Algae food/fuel mix is best fit for food-energy-water-land-climate-resource tradeoffs: Report

December 4, 2016 |

In Massachusetts, researchers affiliated with the Marine Algal Industrialization Consortium, publishing in the journal Environmental Research Letters, have found that the adoption of algae food & fuel coproduction can enable significant emissions reductions. The researchers also identify potential large-scale water savings through the displacement off water intensive crops. The paper presents a comprehensive evaluation of the food-energy-water-land-climate-resource tradeoffs associated with the energy and food uses of algal biomass, and summarizes the research of a consortium of scientists who have received nearly $20M in funding from the US Dept. of Energy and USDA.

The study investigates the use of algal biomass for the production of food or energy products. Algal food products have long been present in aquaculture and alternative human diets. Recent products such as Soylent protein shake and Thrive culinary oil have brought algal food to the mainstream. However, compared to conventional agricultural crops, algal biomass can be cultivated on non-arable lands, at higher yields and using seawater. The paper shows that the substitution of conventional crops with algae can significantly reduce the impact of current agricultural practices through:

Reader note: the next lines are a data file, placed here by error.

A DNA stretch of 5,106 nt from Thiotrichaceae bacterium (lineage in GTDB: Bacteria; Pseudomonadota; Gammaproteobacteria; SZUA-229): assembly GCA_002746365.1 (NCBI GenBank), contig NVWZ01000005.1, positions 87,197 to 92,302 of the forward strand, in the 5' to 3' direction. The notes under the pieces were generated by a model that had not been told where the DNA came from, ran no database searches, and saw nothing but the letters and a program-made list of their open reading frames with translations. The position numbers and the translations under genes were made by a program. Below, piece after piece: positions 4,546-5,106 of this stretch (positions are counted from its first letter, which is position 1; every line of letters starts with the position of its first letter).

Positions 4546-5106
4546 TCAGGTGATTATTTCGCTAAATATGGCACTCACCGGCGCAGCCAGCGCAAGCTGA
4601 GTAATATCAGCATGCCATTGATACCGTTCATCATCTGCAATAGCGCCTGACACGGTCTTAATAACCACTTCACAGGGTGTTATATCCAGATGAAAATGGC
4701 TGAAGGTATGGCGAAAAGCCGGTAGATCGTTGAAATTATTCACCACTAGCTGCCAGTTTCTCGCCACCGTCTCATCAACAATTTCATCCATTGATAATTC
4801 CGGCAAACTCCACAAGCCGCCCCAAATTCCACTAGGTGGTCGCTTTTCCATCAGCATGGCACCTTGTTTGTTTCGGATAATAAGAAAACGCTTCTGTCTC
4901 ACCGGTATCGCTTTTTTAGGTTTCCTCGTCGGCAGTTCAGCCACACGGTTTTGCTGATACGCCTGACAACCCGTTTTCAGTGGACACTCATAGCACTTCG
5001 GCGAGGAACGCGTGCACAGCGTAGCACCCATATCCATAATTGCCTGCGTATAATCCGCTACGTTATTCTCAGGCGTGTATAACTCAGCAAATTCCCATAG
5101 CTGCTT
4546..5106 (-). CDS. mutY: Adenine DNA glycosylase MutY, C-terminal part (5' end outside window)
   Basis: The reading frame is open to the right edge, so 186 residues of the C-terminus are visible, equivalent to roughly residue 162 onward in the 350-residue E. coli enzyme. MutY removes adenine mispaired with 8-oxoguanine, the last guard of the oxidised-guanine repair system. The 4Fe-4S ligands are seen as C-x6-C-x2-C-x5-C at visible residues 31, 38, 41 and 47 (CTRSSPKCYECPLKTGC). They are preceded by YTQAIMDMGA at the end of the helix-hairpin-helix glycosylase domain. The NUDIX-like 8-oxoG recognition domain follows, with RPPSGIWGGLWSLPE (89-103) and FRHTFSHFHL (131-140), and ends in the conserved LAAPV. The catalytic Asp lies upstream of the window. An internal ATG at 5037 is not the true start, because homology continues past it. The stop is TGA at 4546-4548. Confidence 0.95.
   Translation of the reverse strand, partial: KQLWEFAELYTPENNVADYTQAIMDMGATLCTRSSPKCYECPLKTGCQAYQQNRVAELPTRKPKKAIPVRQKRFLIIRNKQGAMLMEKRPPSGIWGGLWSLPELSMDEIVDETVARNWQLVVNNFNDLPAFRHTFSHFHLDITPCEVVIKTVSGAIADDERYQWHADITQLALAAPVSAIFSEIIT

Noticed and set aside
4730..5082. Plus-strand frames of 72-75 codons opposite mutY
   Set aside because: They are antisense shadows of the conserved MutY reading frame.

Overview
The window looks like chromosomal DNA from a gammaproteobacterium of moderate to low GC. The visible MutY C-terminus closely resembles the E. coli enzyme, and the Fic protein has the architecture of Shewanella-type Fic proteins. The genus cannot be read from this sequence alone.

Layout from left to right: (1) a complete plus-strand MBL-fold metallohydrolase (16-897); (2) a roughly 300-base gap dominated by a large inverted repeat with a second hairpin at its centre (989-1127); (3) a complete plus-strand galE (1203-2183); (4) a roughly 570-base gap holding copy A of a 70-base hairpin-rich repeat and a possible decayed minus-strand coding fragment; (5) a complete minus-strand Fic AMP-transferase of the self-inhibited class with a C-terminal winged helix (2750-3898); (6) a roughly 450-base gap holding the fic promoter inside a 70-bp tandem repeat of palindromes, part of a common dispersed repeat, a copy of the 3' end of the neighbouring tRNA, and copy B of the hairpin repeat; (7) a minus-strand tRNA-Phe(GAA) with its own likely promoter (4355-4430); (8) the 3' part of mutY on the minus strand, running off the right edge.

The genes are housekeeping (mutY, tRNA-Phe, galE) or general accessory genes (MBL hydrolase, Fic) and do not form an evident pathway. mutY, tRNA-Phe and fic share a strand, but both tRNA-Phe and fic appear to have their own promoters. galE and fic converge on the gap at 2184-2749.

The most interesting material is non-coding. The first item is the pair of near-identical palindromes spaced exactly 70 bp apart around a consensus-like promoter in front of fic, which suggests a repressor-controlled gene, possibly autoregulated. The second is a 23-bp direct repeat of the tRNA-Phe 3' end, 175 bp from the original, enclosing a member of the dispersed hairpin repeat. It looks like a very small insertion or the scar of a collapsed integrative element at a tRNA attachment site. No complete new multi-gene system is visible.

• Avoiding deforestation and promoting afforestation
  • Enabling emissions reductions from some of the hardest to mitigate emissions sources (deforestation and agriculture)
  • Saving significant amounts of freshwater water by displacing water-hungry crops
  • Enhancing food security by decoupling food production from at-risk agricultural regions

“By shifting to an algal food economy we can enable large-scale deployment of BECCS to deliver deep emission reductions,” researcher Michael Walsh of Bentley University’s Center for Integration of Science and Industry told The Digest. “ In theory we can cut emissions, save water, enable food & energy security (etc.) by consuming algae grown in seawater on non-arable lands.”

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